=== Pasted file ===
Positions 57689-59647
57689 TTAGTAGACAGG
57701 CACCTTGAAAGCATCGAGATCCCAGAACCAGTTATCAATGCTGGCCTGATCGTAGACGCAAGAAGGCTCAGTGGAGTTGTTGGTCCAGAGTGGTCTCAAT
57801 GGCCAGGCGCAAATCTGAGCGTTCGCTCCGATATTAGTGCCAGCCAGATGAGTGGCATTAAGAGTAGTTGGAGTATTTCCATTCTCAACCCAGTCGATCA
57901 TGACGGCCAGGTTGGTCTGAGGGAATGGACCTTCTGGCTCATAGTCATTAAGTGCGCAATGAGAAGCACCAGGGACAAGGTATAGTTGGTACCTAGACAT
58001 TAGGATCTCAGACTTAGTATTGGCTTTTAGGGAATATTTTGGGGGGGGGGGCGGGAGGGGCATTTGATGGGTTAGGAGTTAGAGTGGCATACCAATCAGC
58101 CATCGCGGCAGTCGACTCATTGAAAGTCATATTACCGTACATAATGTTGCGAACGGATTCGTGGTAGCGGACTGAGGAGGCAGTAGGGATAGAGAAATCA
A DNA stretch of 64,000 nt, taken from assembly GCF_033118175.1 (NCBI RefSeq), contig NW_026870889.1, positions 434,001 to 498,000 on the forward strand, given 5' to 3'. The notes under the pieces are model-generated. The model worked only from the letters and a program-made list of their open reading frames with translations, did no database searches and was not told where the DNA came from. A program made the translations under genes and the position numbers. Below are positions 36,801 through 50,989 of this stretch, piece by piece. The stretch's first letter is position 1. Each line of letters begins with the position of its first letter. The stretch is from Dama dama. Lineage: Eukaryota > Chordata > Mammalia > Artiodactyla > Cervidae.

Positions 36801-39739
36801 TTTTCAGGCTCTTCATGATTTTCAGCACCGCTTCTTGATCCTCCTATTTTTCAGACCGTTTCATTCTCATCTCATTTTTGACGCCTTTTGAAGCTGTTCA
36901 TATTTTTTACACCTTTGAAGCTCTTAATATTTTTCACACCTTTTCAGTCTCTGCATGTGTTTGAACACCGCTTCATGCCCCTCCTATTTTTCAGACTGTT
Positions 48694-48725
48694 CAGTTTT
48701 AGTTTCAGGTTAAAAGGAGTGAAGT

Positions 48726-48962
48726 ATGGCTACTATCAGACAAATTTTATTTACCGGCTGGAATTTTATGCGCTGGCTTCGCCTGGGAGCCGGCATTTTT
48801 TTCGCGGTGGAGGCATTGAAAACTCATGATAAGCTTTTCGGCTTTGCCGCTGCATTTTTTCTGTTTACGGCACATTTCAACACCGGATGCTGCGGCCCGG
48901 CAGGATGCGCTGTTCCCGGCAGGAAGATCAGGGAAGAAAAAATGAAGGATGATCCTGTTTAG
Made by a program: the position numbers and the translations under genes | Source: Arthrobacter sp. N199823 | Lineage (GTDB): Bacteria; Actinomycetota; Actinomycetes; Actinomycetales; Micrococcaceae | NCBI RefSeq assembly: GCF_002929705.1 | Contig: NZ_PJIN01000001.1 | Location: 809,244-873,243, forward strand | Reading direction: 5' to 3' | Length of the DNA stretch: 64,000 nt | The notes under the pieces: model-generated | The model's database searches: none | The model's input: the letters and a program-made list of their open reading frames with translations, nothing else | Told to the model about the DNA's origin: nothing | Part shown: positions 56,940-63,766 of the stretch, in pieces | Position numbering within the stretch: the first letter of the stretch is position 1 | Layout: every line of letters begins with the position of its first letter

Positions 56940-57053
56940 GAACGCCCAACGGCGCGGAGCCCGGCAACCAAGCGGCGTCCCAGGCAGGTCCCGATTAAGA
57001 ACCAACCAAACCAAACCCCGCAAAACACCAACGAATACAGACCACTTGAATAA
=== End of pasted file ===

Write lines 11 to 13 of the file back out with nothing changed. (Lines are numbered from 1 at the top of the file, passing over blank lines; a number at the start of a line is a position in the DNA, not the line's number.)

36901 TATTTTTTACACCTTTGAAGCTCTTAATATTTTTCACACCTTTTCAGTCTCTGCATGTGTTTGAACACCGCTTCATGCCCCTCCTATTTTTCAGACTGTT
Positions 48694-48725
48694 CAGTTTT